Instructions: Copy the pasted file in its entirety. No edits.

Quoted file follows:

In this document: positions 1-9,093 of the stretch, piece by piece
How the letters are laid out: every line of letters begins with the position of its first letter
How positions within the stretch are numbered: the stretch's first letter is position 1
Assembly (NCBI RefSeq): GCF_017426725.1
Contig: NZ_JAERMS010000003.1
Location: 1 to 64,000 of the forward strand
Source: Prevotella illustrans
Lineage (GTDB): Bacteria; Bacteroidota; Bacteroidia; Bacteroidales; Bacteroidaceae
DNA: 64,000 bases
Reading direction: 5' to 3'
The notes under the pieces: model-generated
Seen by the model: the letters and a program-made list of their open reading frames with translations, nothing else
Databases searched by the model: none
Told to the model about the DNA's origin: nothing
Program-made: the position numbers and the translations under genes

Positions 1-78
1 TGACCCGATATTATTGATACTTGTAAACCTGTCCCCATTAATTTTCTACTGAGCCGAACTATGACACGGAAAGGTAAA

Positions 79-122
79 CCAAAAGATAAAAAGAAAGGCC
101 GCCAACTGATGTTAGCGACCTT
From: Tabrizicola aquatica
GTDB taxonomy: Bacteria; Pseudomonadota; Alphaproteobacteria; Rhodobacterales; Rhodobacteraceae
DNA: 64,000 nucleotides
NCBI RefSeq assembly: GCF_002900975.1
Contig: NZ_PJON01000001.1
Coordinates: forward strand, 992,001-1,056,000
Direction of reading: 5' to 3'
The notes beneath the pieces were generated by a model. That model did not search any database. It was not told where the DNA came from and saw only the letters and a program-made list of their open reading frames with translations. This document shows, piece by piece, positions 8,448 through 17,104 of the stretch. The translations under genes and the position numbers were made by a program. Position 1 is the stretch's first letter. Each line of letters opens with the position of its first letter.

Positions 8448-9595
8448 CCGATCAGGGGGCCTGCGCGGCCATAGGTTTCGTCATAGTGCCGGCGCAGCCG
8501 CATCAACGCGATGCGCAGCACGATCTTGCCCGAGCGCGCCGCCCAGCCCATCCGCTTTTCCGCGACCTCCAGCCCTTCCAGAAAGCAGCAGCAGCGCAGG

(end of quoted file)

In this document: positions 1-9,093 of the stretch, piece by piece
How the letters are laid out: every line of letters begins with the position of its first letter
How positions within the stretch are numbered: the stretch's first letter is position 1
Assembly (NCBI RefSeq): GCF_017426725.1
Contig: NZ_JAERMS010000003.1
Location: 1 to 64,000 of the forward strand
Source: Prevotella illustrans
Lineage (GTDB): Bacteria; Bacteroidota; Bacteroidia; Bacteroidales; Bacteroidaceae
DNA: 64,000 bases
Reading direction: 5' to 3'
The notes under the pieces: model-generated
Seen by the model: the letters and a program-made list of their open reading frames with translations, nothing else
Databases searched by the model: none
Told to the model about the DNA's origin: nothing
Program-made: the position numbers and the translations under genes

Positions 1-78
1 TGACCCGATATTATTGATACTTGTAAACCTGTCCCCATTAATTTTCTACTGAGCCGAACTATGACACGGAAAGGTAAA

Positions 79-122
79 CCAAAAGATAAAAAGAAAGGCC
101 GCCAACTGATGTTAGCGACCTT
From: Tabrizicola aquatica
GTDB taxonomy: Bacteria; Pseudomonadota; Alphaproteobacteria; Rhodobacterales; Rhodobacteraceae
DNA: 64,000 nucleotides
NCBI RefSeq assembly: GCF_002900975.1
Contig: NZ_PJON01000001.1
Coordinates: forward strand, 992,001-1,056,000
Direction of reading: 5' to 3'
The notes beneath the pieces were generated by a model. That model did not search any database. It was not told where the DNA came from and saw only the letters and a program-made list of their open reading frames with translations. This document shows, piece by piece, positions 8,448 through 17,104 of the stretch. The translations under genes and the position numbers were made by a program. Position 1 is the stretch's first letter. Each line of letters opens with the position of its first letter.

Positions 8448-9595
8448 CCGATCAGGGGGCCTGCGCGGCCATAGGTTTCGTCATAGTGCCGGCGCAGCCG
8501 CATCAACGCGATGCGCAGCACGATCTTGCCCGAGCGCGCCGCCCAGCCCATCCGCTTTTCCGCGACCTCCAGCCCTTCCAGAAAGCAGCAGCAGCGCAGG